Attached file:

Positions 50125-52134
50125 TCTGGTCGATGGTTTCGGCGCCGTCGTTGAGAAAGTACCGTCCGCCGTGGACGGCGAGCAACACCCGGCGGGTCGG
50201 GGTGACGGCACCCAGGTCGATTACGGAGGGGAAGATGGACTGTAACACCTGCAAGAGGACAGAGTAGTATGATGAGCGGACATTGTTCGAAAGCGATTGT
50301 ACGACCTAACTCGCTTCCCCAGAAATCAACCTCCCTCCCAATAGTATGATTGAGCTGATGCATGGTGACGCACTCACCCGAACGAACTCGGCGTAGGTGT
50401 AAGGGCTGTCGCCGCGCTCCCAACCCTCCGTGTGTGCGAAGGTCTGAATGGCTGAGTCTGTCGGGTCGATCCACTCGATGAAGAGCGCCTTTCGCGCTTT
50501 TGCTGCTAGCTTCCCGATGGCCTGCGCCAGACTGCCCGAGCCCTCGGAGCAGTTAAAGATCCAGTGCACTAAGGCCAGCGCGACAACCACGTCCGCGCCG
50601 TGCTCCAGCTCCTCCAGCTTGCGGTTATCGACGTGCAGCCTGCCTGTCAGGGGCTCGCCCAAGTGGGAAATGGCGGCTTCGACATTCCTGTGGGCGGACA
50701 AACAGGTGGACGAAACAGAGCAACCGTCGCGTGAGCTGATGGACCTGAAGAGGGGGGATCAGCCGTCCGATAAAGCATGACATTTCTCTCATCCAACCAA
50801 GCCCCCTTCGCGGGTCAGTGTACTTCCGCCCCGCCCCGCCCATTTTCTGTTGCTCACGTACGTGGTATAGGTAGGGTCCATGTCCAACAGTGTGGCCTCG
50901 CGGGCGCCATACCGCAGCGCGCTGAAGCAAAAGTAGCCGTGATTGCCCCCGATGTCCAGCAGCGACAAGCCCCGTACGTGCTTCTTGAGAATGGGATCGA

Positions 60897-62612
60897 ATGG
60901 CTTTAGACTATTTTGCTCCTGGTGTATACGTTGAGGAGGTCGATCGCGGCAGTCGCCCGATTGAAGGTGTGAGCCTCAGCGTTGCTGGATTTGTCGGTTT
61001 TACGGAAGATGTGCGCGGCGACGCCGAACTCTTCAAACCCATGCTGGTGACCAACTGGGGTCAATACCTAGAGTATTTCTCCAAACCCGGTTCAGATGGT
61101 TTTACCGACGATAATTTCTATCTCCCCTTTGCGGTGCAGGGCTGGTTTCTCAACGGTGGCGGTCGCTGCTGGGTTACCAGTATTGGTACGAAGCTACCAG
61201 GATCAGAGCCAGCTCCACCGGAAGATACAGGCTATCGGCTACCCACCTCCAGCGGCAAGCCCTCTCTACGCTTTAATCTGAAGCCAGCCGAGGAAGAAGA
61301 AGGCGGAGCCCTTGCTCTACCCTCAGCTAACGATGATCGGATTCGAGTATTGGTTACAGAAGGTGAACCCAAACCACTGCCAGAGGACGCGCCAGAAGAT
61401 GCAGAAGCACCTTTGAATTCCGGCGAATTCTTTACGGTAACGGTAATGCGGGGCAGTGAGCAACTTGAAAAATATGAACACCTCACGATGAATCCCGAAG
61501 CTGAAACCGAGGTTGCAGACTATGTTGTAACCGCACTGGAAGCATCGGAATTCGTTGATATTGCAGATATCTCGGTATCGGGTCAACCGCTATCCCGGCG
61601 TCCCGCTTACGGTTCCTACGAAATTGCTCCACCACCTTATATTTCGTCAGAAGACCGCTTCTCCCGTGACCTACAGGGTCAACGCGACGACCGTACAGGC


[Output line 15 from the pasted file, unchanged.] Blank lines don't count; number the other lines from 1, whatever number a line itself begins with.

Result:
61101 TTTACCGACGATAATTTCTATCTCCCCTTTGCGGTGCAGGGCTGGTTTCTCAACGGTGGCGGTCGCTGCTGGGTTACCAGTATTGGTACGAAGCTACCAG